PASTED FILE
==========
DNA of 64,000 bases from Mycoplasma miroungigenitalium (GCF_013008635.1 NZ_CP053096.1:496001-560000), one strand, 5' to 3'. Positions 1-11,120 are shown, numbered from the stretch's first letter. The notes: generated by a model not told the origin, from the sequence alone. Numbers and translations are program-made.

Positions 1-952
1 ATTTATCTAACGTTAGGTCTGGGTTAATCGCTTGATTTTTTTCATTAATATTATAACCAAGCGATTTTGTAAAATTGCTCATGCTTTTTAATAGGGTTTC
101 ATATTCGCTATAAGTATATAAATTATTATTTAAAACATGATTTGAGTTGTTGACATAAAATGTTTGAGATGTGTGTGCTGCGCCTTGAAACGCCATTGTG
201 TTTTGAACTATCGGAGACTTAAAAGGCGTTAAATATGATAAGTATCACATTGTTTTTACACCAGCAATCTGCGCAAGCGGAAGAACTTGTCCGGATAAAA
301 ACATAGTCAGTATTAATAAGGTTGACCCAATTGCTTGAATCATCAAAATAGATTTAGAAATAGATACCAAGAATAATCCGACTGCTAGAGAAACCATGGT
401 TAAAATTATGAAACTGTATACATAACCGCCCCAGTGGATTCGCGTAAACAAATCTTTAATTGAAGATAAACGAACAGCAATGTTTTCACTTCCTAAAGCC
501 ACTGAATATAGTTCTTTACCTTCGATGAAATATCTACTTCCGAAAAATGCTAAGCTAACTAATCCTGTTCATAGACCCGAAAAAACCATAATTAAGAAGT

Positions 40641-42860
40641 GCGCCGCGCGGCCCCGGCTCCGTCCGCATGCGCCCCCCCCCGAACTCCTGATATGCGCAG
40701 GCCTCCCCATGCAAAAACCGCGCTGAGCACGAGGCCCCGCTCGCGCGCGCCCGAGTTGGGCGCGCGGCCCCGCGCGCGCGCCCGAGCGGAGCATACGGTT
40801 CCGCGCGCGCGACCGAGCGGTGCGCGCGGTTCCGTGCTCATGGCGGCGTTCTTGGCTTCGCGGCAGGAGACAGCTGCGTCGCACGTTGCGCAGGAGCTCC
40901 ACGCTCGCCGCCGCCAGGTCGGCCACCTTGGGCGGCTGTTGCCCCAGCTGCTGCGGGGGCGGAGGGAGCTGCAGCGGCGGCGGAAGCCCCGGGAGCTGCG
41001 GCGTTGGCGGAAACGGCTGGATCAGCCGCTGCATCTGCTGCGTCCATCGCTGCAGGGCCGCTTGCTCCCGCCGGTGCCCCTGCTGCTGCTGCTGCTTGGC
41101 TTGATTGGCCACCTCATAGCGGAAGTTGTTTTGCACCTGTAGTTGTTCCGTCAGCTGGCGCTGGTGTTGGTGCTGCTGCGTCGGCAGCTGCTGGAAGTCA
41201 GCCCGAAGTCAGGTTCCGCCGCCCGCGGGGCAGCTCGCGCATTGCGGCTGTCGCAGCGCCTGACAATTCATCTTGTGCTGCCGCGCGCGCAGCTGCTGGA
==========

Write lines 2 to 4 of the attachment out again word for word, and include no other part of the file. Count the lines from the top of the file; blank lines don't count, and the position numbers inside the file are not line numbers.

Positions 1-952
1 ATTTATCTAACGTTAGGTCTGGGTTAATCGCTTGATTTTTTTCATTAATATTATAACCAAGCGATTTTGTAAAATTGCTCATGCTTTTTAATAGGGTTTC
101 ATATTCGCTATAAGTATATAAATTATTATTTAAAACATGATTTGAGTTGTTGACATAAAATGTTTGAGATGTGTGTGCTGCGCCTTGAAACGCCATTGTG